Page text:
Oxted  District History Society - Article
Oxted  District History Society
 
 

Chris Bruce-Jones gave an illustrated lecture to the Oxted & District History Society on ‘Dr. Dale & Brummagen Jo.  Pulpit & Politics in Victorian England’.


Dr. Dale (1829-95) was a foremost Congregational minister in Birmingham.  He adopted the ideas of George Dawson, a Baptist minister, who promoted the civic gospel of how to behave in the community.  A centre of the iron trade, Birmingham expanded rapidly in the Industrial Revolution to become Britain’s second largest city.  Its rapid growth produced considerable pollution, rubbish, as well as a lack of drainage and clean water.  Dale promoted education for all and on his death left a massive theological and civic legacy.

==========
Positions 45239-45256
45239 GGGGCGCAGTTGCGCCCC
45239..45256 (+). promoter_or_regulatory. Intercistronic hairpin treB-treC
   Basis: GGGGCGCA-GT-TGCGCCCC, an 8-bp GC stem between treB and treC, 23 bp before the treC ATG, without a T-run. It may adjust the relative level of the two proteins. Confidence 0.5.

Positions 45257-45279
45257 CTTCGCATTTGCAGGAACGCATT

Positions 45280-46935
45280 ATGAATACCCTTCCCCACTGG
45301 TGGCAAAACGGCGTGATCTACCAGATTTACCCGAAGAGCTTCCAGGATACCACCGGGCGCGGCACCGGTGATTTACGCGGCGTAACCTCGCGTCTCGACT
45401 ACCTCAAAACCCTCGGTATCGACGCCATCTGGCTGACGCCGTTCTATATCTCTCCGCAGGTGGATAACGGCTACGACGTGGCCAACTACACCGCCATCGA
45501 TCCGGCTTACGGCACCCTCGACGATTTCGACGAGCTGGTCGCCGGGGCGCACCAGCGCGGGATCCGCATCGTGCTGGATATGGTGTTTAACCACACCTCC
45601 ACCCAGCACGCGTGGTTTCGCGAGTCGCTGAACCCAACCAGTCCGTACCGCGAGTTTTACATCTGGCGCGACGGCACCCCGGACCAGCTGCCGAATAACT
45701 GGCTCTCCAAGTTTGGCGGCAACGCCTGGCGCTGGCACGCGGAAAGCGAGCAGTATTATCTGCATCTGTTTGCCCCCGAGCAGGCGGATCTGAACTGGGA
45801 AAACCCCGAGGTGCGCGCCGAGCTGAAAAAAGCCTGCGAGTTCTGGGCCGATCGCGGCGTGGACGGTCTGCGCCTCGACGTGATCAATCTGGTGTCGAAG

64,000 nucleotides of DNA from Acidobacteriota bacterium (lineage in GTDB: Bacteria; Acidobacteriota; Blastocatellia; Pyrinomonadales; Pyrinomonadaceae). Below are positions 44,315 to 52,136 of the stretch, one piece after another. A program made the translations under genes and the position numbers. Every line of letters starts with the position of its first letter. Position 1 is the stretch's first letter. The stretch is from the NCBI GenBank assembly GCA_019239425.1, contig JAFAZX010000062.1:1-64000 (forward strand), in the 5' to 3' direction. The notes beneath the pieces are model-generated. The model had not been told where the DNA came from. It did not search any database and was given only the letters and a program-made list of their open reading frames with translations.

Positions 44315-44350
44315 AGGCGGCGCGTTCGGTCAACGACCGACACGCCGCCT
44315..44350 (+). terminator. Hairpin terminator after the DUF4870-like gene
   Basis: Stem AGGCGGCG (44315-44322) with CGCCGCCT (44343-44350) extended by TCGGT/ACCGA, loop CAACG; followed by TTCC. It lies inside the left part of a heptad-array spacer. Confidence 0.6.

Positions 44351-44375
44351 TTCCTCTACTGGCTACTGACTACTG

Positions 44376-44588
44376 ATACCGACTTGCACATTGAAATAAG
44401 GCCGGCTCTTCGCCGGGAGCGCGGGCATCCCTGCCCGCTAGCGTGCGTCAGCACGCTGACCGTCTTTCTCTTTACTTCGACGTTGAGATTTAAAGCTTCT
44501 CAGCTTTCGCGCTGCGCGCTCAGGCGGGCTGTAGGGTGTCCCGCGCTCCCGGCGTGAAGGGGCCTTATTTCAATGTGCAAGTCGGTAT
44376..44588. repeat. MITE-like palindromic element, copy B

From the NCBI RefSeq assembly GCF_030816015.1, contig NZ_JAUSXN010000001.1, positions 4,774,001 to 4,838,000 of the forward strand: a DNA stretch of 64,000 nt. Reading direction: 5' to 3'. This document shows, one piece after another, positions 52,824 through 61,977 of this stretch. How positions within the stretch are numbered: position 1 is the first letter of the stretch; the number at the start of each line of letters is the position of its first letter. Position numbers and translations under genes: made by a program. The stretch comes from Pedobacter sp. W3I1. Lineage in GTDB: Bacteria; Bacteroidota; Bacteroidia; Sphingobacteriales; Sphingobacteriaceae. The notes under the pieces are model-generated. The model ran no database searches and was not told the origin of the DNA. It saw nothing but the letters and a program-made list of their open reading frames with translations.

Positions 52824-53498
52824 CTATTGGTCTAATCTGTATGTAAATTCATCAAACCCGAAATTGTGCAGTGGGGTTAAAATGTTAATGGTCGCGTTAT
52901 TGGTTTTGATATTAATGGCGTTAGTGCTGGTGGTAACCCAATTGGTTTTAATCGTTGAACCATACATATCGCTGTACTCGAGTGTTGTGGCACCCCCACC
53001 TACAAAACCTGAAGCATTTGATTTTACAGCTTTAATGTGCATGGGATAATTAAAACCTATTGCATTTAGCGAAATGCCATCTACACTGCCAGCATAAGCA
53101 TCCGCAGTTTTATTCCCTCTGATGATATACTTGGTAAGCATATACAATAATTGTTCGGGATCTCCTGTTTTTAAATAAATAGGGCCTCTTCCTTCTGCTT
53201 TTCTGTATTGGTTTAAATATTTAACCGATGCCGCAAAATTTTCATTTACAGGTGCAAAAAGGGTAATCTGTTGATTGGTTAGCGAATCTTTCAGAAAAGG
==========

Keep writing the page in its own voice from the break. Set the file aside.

Joseph Chamberlain (1836-1914) worked closely with Dr. Dale to promote civic improvements but as a driven politician.  As Mayor of Birmingham, he vigorously pursued the building of schools, public libraries, galleries, museums as well as opening parks.  He municipalised the City’s gas companies and water suppliers and initiated slum clearance schemes.  In 1876 he was elected as MP for Birmingham, serving with Gladstone’s 2nd Government but split with Gladstone to form the Liberal Unionists, eventually entering a coalition with the Tories in 1895.  His achievements in Birmingham were unsurpassed and 1880s Birmingham was described by an American as ‘the best governed city in the world’.

 

Dr. Dale & Brummagen Jo. by Chris Bruce-Jones